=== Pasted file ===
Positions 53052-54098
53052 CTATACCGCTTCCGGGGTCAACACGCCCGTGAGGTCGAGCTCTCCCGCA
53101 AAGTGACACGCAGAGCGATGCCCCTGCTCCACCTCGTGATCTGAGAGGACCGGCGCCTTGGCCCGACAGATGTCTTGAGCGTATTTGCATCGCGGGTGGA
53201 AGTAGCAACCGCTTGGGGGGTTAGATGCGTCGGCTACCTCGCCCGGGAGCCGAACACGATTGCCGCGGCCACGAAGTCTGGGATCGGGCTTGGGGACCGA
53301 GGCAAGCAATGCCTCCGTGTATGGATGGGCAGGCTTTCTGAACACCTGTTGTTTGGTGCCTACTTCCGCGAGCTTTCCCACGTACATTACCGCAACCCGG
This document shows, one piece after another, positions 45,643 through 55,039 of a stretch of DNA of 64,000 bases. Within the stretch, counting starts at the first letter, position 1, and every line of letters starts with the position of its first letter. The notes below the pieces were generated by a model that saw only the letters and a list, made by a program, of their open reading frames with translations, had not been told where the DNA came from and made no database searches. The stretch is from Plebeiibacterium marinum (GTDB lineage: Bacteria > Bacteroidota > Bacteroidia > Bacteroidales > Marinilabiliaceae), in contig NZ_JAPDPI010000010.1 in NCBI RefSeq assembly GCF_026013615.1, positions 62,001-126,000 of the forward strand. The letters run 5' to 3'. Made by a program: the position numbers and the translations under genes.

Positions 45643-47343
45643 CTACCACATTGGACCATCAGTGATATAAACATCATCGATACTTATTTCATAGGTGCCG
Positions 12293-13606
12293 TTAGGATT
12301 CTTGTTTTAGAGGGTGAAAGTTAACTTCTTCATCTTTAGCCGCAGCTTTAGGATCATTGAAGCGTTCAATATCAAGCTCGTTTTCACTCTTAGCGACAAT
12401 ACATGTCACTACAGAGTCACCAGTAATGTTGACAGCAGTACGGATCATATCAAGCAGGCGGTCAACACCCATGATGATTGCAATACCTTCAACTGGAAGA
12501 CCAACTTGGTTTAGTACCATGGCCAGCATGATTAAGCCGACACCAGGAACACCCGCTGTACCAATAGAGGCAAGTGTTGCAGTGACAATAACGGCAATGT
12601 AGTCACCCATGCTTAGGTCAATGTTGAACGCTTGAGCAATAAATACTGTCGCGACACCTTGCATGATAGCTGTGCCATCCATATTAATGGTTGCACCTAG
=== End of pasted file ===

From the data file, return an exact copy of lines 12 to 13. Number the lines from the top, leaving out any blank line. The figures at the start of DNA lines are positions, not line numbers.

12401 ACATGTCACTACAGAGTCACCAGTAATGTTGACAGCAGTACGGATCATATCAAGCAGGCGGTCAACACCCATGATGATTGCAATACCTTCAACTGGAAGA
12501 CCAACTTGGTTTAGTACCATGGCCAGCATGATTAAGCCGACACCAGGAACACCCGCTGTACCAATAGAGGCAAGTGTTGCAGTGACAATAACGGCAATGT